Several days later I got the paperwork through from all three providers.  Two providers sent me confirmation paperwork, terms and conditions, and the passwords/codes I’d need to use the credit cards. One provider – Sainsburys Bank – didn’t. What did Sainsburys Bank send me?  It send me a bunch of unappealing (black and white) paperwork to read and sign!  This struck me as such a disconnect!  How antiquated in comparison to the other two providers! What a great way to foul up a great digital experience! The whole point of digital is that stuff can be done there and then, in real-time.

What is unconcealed here?  Some folks just don’t get digital. Some folks just don’t get mobile. Some folks don’t get social. Some folks just don’t get how to use the various customer interaction channels intelligently. More importantly, some folks don’t get customers. A customer who chooses to interact with you through digital channels is looking for a digital experience. A customer who chooses to ring in to the call-centre is looking to talk with an intelligent-friendly human being – not navigate a frustrating-inhuman IVR.  You get the idea.

It occurs to me that established organisations have a long and difficult path ahead of them if they are to compete on the quality of the Customer Experience.  On the Customer Experience path the advantage lies with the younger, greenfield, organisations which do not have to deal with the legacy of relational and technical debt.  And  that is food for a future conversation.  Thanks for listening.

What Is The Price Of Customer Loyalty And Who Pays It?

I say that there is a ‘price’ attached to everything and it is always paid. What is open to influence is ‘who’ pays the ‘price’.  The question I wish to address in this conversation is this one: what is the price of customer loyalty and who pays it?

Let’s leave aside theory for those that specialise in it: the professors, the authors, the ‘gurus’. And look it this question in the concrete – through my lived experience.  In particular, let’s look at two recent events and experiences.

Churchill: The Price of Customer Loyalty is a 70% Mark Up

Recently, I got a renewal reminder through from Churchill regarding the car insurance policy I have with this organisation. The price was was around £320. And I was assured that I was taken care of, needed to do nothing, was in safe hands and this insurance would be renewed automatically.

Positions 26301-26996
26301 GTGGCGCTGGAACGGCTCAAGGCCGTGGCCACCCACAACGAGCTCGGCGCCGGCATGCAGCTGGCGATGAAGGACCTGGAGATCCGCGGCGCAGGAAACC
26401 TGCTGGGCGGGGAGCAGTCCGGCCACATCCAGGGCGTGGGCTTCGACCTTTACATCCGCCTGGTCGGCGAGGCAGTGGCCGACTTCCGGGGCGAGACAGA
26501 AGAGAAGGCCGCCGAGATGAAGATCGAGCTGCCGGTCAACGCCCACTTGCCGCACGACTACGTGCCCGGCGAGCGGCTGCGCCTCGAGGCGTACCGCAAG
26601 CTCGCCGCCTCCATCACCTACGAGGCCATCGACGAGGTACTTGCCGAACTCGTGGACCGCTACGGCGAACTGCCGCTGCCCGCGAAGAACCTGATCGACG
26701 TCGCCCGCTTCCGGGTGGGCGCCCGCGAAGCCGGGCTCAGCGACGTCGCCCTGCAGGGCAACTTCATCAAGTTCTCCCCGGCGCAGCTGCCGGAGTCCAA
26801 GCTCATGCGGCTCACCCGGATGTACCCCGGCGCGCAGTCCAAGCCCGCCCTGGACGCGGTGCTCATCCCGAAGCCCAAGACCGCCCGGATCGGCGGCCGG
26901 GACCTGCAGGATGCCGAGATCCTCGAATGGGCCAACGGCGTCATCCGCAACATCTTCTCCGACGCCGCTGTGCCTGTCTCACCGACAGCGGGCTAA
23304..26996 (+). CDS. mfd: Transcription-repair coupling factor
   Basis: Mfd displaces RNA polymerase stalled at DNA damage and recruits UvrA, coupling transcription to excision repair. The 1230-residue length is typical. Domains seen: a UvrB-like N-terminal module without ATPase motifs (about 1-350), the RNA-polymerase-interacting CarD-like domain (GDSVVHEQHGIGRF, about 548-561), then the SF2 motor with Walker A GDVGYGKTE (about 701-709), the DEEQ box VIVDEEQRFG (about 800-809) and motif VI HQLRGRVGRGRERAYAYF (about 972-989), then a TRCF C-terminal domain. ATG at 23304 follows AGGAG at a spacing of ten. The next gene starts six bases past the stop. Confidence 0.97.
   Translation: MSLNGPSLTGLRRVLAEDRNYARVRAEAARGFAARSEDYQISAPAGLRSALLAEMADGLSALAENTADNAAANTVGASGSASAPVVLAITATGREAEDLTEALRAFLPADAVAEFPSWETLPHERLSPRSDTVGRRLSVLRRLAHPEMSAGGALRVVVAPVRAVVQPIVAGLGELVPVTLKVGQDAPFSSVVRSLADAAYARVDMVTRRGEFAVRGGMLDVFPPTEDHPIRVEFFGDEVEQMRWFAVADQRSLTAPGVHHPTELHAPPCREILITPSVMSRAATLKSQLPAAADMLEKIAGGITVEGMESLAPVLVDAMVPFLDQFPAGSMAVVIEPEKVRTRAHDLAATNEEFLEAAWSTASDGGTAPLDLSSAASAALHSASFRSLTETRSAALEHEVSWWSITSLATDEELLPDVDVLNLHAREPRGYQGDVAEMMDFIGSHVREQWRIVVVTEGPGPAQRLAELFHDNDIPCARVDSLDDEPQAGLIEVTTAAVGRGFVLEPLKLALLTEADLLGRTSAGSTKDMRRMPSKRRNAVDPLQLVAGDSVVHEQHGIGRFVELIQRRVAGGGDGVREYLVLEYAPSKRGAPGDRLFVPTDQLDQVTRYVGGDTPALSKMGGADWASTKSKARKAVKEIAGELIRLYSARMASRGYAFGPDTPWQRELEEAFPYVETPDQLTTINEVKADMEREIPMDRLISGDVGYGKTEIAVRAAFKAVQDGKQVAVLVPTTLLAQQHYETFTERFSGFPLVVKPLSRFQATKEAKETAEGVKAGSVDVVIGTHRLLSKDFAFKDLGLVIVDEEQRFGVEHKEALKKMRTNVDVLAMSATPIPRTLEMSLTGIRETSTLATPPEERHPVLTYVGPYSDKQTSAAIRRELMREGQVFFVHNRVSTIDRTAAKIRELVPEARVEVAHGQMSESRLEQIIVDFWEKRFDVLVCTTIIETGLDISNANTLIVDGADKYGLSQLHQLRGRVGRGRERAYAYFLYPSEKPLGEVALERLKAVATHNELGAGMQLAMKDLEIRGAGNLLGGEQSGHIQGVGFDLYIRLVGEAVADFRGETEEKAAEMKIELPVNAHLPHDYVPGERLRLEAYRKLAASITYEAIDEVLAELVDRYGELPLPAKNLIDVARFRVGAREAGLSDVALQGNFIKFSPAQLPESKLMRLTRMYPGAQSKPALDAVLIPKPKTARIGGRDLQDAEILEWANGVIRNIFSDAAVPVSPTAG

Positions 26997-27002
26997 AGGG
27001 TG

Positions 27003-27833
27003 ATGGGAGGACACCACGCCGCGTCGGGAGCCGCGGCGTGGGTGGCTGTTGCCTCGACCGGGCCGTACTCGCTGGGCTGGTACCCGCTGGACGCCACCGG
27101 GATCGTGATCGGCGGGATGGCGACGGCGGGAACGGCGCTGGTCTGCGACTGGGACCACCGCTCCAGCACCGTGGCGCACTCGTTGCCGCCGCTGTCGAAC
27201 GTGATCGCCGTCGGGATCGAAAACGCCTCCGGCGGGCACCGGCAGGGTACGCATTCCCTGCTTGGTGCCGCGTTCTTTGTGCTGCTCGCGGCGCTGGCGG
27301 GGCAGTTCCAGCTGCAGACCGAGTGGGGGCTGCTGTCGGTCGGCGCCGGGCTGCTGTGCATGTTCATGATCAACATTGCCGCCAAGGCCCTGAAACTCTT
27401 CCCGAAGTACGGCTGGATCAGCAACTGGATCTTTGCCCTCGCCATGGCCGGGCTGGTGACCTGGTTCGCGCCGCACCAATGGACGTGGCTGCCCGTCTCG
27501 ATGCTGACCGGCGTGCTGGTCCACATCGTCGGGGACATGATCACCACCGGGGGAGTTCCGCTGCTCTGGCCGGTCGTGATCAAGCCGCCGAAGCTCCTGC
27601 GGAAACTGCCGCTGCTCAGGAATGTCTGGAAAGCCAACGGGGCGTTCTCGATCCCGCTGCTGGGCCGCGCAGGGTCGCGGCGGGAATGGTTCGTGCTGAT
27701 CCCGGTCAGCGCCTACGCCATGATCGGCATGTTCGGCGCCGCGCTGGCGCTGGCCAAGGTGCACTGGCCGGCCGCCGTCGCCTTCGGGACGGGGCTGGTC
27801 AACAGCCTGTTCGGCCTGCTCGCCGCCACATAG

In the early part of my business life I got a good look inside the insurance industry. What struck me was how the folks in the insurance industry did everything in their power to not pay customer claims including legitimate claims. Where paying out could not be stopped, the focus was on delaying payment as long as possible (money in the bank earns interest for the insurance company) and making an effort to get the customer to agree to a smaller amount than the customer was due.

With this in mind, and a niggle at the back of my mind suggesting that the previous year the premium had been less than £200, I started my due diligence on the insurance comparison websites. Guess who showed up among the most competitive insurance providers? Churchill.  Guess what the premium was? £187

Let’s take a good look at this from a loyalty perspective. The price of loyalty was to be paid by me as follows: increase in premium of £133 which amounts to a markup (on the £187) of 71%.

What did Churchill offer me in return for this extra premium? Nothing. The only difference between the £187 (on website) and the £320 (renewal) was that I got less cover! The £187 premium included free car breakdown insurance, the £320 premium did not.

What did I do? I took out a new policy for £187 and then rang to cancel the renewal. How did the call-centre agent respond? She asked me to allow her to match the best quote I had got elsewhere. I told her that Churchill had already done that. When I explained that I had taken out a new policy via the website she told me that it was normal for new customers to get a better deal especially if they sign-up online.

What else did she do? She told me off. For what? For taking out a new policy and messing up the internal system. What would she have liked me to do? Ring up Churchill, ask them to match the quote, get the renewal premium amended and continue with the existing policy.  It occurs to me that Churchill is true outside-in organisation which understand the customer and focuses on the customer experience. How else does one come up with this radical approach to doing business? Joking!  And sadly, the orientation is the default one despite all the talk.

Lesson for Customers: Never trust a commercial organisation to have your interests at heart. The standard practice is to sell you what makes most revenue-profit for the organisation this year.

Lesson for Enterprises: Given the radical transparency and ease of shopping facilitated by the internet it is necessary to pay attention to your pricing policies; not all customers are lazy, ignorant, or wealthy especially in the current economic climate.